Pruning and Trimming for Refinement

Scissor Trimming

Trimming deciduous trees with scissors is straightforward; take care and do not rush. Scissors should be used to cut stems and not leaves. If you cut leaves or needles the ends or edges will go brown; it is unsightly but not harmful. Any kind of leaf that is cut will quickly brown off and look untidy. For training trees it does not matter but for show trees, brown edges are not acceptable. Each shoot that you are cutting back should be held by its top and cut through the stem immediately above an internode .


Mostly done for the foliage of Junipers, Cedars, Larch and Cryptomeria, and carried out regularly. This is throughout the season as new elongated shoots appear. Coniferous species have foliage which contains a 'weak point' that, if utilized, can enable removal of the shoot/needle without browning off. By holding the tip of the shoot between the pads of the finger and thumb and gently pulling away, the weak point of the shoot breaks cleanly and the shoot can be pulled away. Care must be taken not to use fingernails to apply more pressure; this will cause the foliage shoot to break at a point where browning off can occur.

This regular pruning will result in denser foliage emerging leading to the eventual creation of foliage pads.

Trimming Twigs, Small Branches and De-budding

This is important to refine the branch structure and can be applied to both deciduous and coniferous with minor variations according to genus.

The correct place to cut, directly behind an upward facing bud, this means the new shoot grows down enabling you to wire into position.



A new shoot will appear from the next bud, wire into position and trim beyond the first outside bud. If you trim off at the wrong bud the shoot will grow straight up and be impossible to correct



Creating a Taper

Can a deciduous branchthis branch be improved over the forthcoming years?

If this branch is pruned back repeatedly to keep it in shape it will slowly increase the ramification (number of tertiary branches) to an impressive number. The density of the foliage will increase and leaf-size will be reduced, both of which will create a good impression of age. However, the taper of the end branches will be slowly lost and the taper between the branch base and the branch be rejuvenated?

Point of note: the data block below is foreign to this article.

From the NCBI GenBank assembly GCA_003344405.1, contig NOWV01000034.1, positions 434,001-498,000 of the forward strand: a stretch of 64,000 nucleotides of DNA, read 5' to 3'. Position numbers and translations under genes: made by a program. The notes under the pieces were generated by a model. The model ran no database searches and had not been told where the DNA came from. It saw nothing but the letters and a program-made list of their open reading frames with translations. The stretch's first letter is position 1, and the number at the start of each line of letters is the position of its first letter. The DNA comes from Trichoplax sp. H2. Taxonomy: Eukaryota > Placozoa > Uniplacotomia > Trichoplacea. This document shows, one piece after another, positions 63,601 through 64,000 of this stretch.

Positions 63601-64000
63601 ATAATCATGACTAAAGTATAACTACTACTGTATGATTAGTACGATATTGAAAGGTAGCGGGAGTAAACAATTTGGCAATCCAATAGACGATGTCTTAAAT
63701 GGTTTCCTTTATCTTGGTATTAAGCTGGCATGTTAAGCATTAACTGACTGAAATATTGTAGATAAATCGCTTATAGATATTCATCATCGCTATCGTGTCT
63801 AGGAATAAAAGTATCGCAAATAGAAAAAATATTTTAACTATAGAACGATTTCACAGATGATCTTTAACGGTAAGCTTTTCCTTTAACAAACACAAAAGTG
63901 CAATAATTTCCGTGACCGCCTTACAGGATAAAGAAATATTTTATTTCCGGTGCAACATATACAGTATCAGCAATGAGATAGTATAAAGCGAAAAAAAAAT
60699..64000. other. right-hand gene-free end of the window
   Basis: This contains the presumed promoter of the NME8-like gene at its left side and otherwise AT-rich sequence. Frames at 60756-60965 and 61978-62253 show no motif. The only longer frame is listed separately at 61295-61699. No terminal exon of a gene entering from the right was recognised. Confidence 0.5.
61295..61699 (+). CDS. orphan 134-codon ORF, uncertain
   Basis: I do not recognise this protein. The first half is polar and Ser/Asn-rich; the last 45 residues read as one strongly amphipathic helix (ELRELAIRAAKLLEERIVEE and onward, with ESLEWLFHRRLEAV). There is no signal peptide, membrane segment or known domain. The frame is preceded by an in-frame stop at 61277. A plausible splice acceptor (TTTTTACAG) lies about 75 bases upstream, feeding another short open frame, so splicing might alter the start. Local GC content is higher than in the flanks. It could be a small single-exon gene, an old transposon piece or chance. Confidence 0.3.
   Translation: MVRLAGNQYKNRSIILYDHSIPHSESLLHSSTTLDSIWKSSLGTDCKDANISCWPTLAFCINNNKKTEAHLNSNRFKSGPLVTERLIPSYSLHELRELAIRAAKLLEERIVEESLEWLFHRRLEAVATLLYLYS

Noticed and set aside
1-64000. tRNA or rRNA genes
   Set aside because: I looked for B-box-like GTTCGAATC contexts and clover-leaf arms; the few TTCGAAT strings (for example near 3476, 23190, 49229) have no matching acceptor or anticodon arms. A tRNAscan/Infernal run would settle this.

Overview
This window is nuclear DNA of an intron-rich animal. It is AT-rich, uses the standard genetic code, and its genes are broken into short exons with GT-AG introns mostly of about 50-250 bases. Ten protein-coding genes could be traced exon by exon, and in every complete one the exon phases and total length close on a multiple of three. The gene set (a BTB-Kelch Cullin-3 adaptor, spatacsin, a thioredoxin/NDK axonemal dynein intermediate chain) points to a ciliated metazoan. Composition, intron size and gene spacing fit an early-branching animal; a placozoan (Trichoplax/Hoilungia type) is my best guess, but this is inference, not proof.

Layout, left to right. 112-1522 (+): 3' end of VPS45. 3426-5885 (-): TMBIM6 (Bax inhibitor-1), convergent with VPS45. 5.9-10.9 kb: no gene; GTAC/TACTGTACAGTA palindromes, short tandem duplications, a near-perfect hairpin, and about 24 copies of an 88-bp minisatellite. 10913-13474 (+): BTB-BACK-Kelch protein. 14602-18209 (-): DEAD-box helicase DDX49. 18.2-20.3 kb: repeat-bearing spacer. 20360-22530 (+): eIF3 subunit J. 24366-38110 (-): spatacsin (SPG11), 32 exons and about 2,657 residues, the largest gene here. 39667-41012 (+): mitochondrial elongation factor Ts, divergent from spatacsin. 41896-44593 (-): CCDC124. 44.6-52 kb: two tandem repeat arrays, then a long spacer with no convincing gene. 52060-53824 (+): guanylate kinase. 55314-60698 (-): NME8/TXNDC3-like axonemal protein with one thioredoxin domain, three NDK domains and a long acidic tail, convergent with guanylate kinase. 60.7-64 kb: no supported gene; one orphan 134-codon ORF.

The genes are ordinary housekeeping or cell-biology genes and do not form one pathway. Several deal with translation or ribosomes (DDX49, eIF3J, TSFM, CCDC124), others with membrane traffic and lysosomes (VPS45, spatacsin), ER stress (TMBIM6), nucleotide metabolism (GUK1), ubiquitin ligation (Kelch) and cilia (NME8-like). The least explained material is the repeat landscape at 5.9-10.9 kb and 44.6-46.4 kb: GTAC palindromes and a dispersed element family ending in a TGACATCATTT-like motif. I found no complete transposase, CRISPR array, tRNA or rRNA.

Simply by pruning it back very hard and rebuilding it. Bonsai are said to be never finished and this is a good example of what this statement actually means.

Bonsai is a unique art form in that unlike other pieces of art, a tree is forever changing, Removing the ramification of the branch can feel very much like a step backwards in the development of the tree; long-term it is a large leap forward.

You can heavily prune the branch back to its basic shape and then wire and reshaped as necessary. Within 2 years, months of rebuilding the branch ramification will have built up and when compared to its appearance after 5 years development, the illusion of age is very apparent. The process of rebuilding the tree can, in theory, be repeated over and over again for the duration of the life of the tree. This is likely to be a very long time leading to incredible taper and a magnificent illusion of age!



Thickening trunks by allowing branch extensions

Vertical cuts do not make the trunk thicken; they just produce vertical scars. People have advocated punching the trunk with knife tips, but that is just a way to make your tree vulnerable to a fungal infection. It has also been suggested that one literally hammer their trunks - the problem is that it is impossible to avoid damaging the cambium layer in some places so why risk it?

A trunk/branch thickens more rapidly the more foliage it carries. It also thickens faster if the extension growth is allowed to run. Cutting a branch will slow the rate of its thickening, but with many species the increased leaf area that comes as a result of ramification can more than compensate for the setback. This process, though, produces a stem with little taper. Therefore, you eventually must prune off most of it and start the process anew with another ‘sacrifice’ in order to make a tapered trunk.

On conifers great care must be taken to keep small lower branches alive – once they are gone, they are gone because there is little chance of regenerating them

It is easier to control the growth in containers, but trunk thicknesses are limited to 2or 3 inches. Allowing a sacrificial branch to grow on will cause the base to thicken or flare. Grow on until you have the required thickness in the trunk and then cut off the sacrificial branch and seal with cut paste .


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